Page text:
We recognize that an employee cannot file suit before presenting a charge in administrative proceedings, and a constructive-discharge charge cannot be submitted before the employee quits his job. But exhaustion of a Title VII claim requires only that “the charge … contain facts concerning the discriminatory and retaliatory actions underlying [the] claim.” The charge need not allege that the employee responded to the improper action by quitting. And an employee who later decides he cannot take it any longer and therefore quits his job could likely amend a timely charge to include an allegation of constructive discharge.

Arguing that there was a circuit split on this issue, Green appealed to the United States Supreme Court, which granted certiorari.

On December 1, 2015, oral arguments were made in Green. Although it is unclear what way the Court is leaning, Justice Roberts made a very interesting remark towards the end that may indicate a willingness to peg the 45 day period to the date of the resignation, rather than the “last discriminatory act”:

people are in jobs and they’re, you know, suffering this particular type of adverse work environment or discrimination … but quitting your job is a very big deal. I think you have to plan out when that’s going to be, and just because you can’t take it anymore doesn’t mean that you could quit work right away … I mean, you know, yes, you can’t take it anymore, but maybe you also need a paycheck or — or, you know, you’re going to be eligible for the bonus in six weeks, you may as well wait until at least then.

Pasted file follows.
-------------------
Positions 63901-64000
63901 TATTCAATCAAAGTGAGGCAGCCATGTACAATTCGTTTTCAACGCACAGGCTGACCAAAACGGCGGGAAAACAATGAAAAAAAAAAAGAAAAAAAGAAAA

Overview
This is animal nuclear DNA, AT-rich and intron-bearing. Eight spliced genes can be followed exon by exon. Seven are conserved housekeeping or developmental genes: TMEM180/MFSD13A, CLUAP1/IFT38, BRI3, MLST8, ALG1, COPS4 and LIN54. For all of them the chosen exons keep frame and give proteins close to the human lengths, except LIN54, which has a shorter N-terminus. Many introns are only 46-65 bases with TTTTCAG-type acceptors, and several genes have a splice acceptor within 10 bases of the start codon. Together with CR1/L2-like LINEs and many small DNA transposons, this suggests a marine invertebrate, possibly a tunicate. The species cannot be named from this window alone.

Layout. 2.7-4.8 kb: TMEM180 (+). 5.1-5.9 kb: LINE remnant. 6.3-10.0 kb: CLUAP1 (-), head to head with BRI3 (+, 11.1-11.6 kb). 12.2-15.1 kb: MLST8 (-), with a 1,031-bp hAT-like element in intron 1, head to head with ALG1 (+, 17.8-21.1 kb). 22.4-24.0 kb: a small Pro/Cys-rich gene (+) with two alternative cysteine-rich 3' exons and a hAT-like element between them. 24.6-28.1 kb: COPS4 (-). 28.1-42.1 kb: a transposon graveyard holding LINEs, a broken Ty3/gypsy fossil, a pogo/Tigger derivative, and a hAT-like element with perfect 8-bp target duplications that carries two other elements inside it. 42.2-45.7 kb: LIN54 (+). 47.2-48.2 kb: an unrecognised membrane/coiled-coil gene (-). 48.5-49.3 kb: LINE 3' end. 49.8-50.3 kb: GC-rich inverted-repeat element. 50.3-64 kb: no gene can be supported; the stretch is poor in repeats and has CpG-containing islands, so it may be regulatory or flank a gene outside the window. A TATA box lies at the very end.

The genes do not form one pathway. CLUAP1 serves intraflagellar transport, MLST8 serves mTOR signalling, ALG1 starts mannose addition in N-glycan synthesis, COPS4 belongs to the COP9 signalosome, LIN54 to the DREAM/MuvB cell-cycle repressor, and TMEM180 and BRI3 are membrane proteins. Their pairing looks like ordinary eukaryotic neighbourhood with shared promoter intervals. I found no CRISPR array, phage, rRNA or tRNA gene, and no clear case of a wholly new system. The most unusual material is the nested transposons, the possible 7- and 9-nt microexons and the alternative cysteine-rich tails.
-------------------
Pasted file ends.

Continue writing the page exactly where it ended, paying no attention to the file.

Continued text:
While it is impossible to tell what the Court will ultimately decide, here to hoping that Justice Robert’s comments about the realities facing employees will guide its ruling.

While whatever decision the Court makes, Green will be limited to constructive discharge claims by federal employees, the rationale employed by the court could have far reaching implications. It is likely that a win by the USPS in this case would lead to employers attempting to make the same argument in constructive discharge cases involving private sector employees. The employment lawyers at Spitz, The Employee’s Law Firm will continue to monitor the Green case as the Court’s decision comes down.

If you are searching “I need a lawyer because I have been wrongfully fired or terminated;” or “I have been discriminated against based on my …” race, national origin, gender, age, religion or disability; or even think that you might need an employment lawyer, then it would be best to call the right attorney to schedule a free and confidential consultation at 866-797-6040. Spitz, The Employee’s Law Firm and its attorneys are experienced and dedicated to protecting employees’ rights and solving employment disputes.